No expansion on what the Pakistanis would have done had we shared the information with them and it had panned out.
But that’s the problem isn’t it? The American forces think that Pakistani intelligence is in cahoots with the Taliban. Either we accept the risk that the Pakistanis will alert those we’re trying to go after or we accept a heightened risk that we’re going after the wrong targets.
And once again, we end up following Obama’s heavily criticized positions on foreign policy, not McCain’s. Sure looks like the Bush Administration thinks Obama’s judgment is better.
I’m just pointing out the risks; I pointed them out when Obama advocated cross-border incursions and I’m pointing them out now.
Should I gather from your comment that you believe the Bush Administration is acting prudently?
Mine was a general comment, as Obama’s position on pursuing Al Qu’eda into Pakistan took a lot of criticism here. But yes, I think pursuing Al Qu’eda into Pakistan if the Pakistani government will not is the correct strategy.
I will add something I said a few years ago on another forum. When the AQ Khan network was discovered, I said that if I were the Administration, I would say to Musharraf that the price for having us forebear on prosecuting Khan was full cooperation in going after Al Qu’eda. Instead, Khan is still venerated in Pakistan and Al Qu’eda is still holed up in the Northwest Frontier. As so many other things the Bush Administration touched, we got the worst of both worlds. Call him the anti-Miley Cyrus.
Dan Said: Mine was a general comment, as Obama’s position on pursuing Al Qu’eda into Pakistan took a lot of criticism here. But yes, I think pursuing Al Qu’eda into Pakistan if the Pakistani government will not is the correct strategy.
Actually, the reason Obama’s position was attacked, at least by those knowledgeable and versed in foreign affairs, was that this was already US policy with regard to the country. Sen. Biden, among others pointed out, that what he took issue with, was with Sen. Obama telegraphing our actions to the enemy, and using it as a political talking point, when such talk could destabilize a government allied with us in Pakistan.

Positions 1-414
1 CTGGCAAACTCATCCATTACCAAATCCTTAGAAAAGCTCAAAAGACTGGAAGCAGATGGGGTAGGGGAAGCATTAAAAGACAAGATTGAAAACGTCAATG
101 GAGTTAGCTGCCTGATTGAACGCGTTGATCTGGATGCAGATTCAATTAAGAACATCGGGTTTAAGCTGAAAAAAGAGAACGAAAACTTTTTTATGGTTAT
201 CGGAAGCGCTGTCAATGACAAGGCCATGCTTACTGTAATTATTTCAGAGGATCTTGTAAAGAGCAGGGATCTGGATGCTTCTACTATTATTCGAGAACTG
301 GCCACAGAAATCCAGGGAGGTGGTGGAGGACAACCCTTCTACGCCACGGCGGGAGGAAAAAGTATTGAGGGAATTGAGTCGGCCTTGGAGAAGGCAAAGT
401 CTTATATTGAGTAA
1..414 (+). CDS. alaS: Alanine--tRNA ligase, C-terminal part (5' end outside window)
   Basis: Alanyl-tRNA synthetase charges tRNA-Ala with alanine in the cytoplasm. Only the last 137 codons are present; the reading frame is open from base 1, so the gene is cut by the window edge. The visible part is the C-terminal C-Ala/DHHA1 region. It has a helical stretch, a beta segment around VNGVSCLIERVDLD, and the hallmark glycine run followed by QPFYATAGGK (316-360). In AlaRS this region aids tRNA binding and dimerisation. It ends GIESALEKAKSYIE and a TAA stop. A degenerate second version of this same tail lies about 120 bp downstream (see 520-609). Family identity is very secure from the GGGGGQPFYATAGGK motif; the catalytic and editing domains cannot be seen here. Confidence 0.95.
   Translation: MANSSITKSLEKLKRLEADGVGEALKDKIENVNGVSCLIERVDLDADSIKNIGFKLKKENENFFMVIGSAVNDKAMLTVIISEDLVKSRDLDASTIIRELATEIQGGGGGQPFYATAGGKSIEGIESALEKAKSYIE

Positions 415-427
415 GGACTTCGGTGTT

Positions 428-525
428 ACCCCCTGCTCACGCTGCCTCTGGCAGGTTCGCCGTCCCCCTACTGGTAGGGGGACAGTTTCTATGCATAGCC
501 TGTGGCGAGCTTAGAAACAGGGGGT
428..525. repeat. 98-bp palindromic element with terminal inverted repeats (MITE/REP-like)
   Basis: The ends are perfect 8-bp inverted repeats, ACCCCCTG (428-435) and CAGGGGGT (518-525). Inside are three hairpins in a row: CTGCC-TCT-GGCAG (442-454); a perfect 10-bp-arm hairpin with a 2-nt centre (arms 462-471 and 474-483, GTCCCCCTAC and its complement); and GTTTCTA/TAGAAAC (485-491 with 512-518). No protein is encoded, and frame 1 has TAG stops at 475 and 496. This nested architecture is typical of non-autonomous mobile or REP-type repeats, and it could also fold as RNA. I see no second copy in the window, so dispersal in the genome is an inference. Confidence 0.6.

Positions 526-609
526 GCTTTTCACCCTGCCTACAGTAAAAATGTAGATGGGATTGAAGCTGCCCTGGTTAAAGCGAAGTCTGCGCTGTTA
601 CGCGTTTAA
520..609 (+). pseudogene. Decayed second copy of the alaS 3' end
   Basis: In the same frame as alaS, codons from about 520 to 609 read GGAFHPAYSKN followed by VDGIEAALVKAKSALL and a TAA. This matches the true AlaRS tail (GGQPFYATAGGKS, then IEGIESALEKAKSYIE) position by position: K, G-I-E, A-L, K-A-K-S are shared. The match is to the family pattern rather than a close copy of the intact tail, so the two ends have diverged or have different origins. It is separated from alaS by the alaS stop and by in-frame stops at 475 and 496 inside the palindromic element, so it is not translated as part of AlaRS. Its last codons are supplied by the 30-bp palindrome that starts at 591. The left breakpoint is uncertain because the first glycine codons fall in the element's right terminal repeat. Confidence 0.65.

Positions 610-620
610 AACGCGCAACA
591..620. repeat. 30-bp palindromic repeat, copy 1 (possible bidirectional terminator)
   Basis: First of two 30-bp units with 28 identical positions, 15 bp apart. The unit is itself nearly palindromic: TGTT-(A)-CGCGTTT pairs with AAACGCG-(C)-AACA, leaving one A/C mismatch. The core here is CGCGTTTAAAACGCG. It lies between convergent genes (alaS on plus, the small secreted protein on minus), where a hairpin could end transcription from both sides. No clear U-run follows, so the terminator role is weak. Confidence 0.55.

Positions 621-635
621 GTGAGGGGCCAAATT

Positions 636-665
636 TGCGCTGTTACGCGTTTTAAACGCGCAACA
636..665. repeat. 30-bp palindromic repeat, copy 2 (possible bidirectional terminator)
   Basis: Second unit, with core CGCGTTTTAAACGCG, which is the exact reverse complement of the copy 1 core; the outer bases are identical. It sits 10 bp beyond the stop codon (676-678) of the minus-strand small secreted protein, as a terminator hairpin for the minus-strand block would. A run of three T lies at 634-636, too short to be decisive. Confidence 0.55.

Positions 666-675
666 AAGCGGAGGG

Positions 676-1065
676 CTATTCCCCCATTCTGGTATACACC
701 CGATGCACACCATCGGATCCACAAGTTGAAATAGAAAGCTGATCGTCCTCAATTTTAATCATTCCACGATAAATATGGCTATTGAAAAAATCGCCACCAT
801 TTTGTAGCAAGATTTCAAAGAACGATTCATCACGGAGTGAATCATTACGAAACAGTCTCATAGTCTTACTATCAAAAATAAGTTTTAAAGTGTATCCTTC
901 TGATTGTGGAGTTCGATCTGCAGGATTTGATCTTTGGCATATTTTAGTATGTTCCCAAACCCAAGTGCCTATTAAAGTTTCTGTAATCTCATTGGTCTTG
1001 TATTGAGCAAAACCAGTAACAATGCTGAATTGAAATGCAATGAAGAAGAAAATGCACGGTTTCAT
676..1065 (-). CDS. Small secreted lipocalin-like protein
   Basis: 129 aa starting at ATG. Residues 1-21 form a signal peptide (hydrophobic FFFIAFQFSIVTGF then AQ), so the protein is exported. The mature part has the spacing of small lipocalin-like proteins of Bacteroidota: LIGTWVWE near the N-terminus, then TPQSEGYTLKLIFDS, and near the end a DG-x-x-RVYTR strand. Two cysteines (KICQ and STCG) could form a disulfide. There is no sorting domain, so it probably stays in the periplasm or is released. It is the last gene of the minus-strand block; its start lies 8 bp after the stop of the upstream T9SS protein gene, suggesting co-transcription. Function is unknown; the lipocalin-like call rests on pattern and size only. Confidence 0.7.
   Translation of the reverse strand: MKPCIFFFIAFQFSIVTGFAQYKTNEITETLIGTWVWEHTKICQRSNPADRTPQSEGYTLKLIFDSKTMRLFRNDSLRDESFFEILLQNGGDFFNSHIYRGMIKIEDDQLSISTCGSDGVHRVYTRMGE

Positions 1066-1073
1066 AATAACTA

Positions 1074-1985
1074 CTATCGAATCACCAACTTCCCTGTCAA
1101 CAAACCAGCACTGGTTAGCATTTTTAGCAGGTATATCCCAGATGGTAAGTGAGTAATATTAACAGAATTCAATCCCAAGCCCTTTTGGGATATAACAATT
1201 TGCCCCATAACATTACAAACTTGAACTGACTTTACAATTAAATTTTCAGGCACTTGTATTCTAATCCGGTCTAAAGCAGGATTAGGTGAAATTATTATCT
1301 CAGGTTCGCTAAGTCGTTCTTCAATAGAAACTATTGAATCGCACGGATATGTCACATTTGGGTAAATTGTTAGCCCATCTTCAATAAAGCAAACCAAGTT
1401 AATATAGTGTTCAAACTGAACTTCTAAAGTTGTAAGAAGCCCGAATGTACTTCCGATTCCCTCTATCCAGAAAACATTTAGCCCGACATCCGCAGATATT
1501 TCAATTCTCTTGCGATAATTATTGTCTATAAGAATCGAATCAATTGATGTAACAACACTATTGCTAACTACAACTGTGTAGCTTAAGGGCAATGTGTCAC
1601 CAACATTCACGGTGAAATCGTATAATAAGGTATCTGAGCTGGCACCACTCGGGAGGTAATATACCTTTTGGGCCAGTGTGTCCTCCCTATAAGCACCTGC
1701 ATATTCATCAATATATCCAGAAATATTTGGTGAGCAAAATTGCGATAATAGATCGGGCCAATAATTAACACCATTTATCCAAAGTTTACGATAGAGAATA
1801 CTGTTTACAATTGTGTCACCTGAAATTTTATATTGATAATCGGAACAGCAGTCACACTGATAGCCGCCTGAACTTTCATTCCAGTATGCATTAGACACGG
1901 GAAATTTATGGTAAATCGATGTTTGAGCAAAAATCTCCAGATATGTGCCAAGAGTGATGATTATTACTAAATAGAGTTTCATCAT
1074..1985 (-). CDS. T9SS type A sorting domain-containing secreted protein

Yes, I know some others took issue with it by saying that Sen. Obama called for attacking our allies (i.e. Pakistan) while calling for peace with our enemies (i.e. Iran). But these were merely the know nothing talking heads.
As for Dave’s larger point, I think you are largely correct. Our raids into Pakistan reflect a failure of our counter-insurgency strategy in Afghanistan thus far. Part of that failure revolves around our seeming inability to recognize Pakistan’s security concerns in the country, and their fears regarding increasing Iranian and Indian influence in Kabul. This in addition to our failure to better address the increasing drug trade problem with better tools, other than spraying and poppy field eradication, which if anything have pushed subsistence farmers into the hands of the Taliban.
As you note, Dave, given the instability within Pakistan, the administration is risking a lot by engaging in cross border raids, but this may reflect their feeling that if the democratic government in Islamabad collapses, that General Kiyani will manage to take the reins. A huge risk, maybe, but it could be a calculated one.